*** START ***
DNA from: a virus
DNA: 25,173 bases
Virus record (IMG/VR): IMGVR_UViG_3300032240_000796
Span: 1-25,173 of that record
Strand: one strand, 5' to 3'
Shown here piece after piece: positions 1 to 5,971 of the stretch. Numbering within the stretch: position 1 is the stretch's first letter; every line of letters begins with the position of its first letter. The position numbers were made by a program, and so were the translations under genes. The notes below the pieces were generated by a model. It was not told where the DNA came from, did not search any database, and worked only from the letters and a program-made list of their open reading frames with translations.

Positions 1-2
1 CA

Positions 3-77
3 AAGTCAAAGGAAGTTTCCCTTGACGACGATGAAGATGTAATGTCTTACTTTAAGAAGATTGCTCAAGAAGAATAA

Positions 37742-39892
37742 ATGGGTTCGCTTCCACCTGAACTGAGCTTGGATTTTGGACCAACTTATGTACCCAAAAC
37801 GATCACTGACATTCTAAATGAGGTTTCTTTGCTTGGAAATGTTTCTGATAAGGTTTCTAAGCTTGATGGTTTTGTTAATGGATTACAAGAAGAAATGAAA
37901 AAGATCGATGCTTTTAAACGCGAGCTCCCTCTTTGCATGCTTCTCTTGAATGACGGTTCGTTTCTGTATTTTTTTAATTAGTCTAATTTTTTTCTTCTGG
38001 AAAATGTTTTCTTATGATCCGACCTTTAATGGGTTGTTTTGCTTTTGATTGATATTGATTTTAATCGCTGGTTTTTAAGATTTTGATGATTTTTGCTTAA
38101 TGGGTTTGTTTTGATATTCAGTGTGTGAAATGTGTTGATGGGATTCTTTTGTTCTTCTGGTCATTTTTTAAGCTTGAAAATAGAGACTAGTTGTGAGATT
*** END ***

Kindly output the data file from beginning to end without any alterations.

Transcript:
DNA from: a virus
DNA: 25,173 bases
Virus record (IMG/VR): IMGVR_UViG_3300032240_000796
Span: 1-25,173 of that record
Strand: one strand, 5' to 3'
Shown here piece after piece: positions 1 to 5,971 of the stretch. Numbering within the stretch: position 1 is the stretch's first letter; every line of letters begins with the position of its first letter. The position numbers were made by a program, and so were the translations under genes. The notes below the pieces were generated by a model. It was not told where the DNA came from, did not search any database, and worked only from the letters and a program-made list of their open reading frames with translations.

Positions 1-2
1 CA

Positions 3-77
3 AAGTCAAAGGAAGTTTCCCTTGACGACGATGAAGATGTAATGTCTTACTTTAAGAAGATTGCTCAAGAAGAATAA

Positions 37742-39892
37742 ATGGGTTCGCTTCCACCTGAACTGAGCTTGGATTTTGGACCAACTTATGTACCCAAAAC
37801 GATCACTGACATTCTAAATGAGGTTTCTTTGCTTGGAAATGTTTCTGATAAGGTTTCTAAGCTTGATGGTTTTGTTAATGGATTACAAGAAGAAATGAAA
37901 AAGATCGATGCTTTTAAACGCGAGCTCCCTCTTTGCATGCTTCTCTTGAATGACGGTTCGTTTCTGTATTTTTTTAATTAGTCTAATTTTTTTCTTCTGG
38001 AAAATGTTTTCTTATGATCCGACCTTTAATGGGTTGTTTTGCTTTTGATTGATATTGATTTTAATCGCTGGTTTTTAAGATTTTGATGATTTTTGCTTAA
38101 TGGGTTTGTTTTGATATTCAGTGTGTGAAATGTGTTGATGGGATTCTTTTGTTCTTCTGGTCATTTTTTAAGCTTGAAAATAGAGACTAGTTGTGAGATT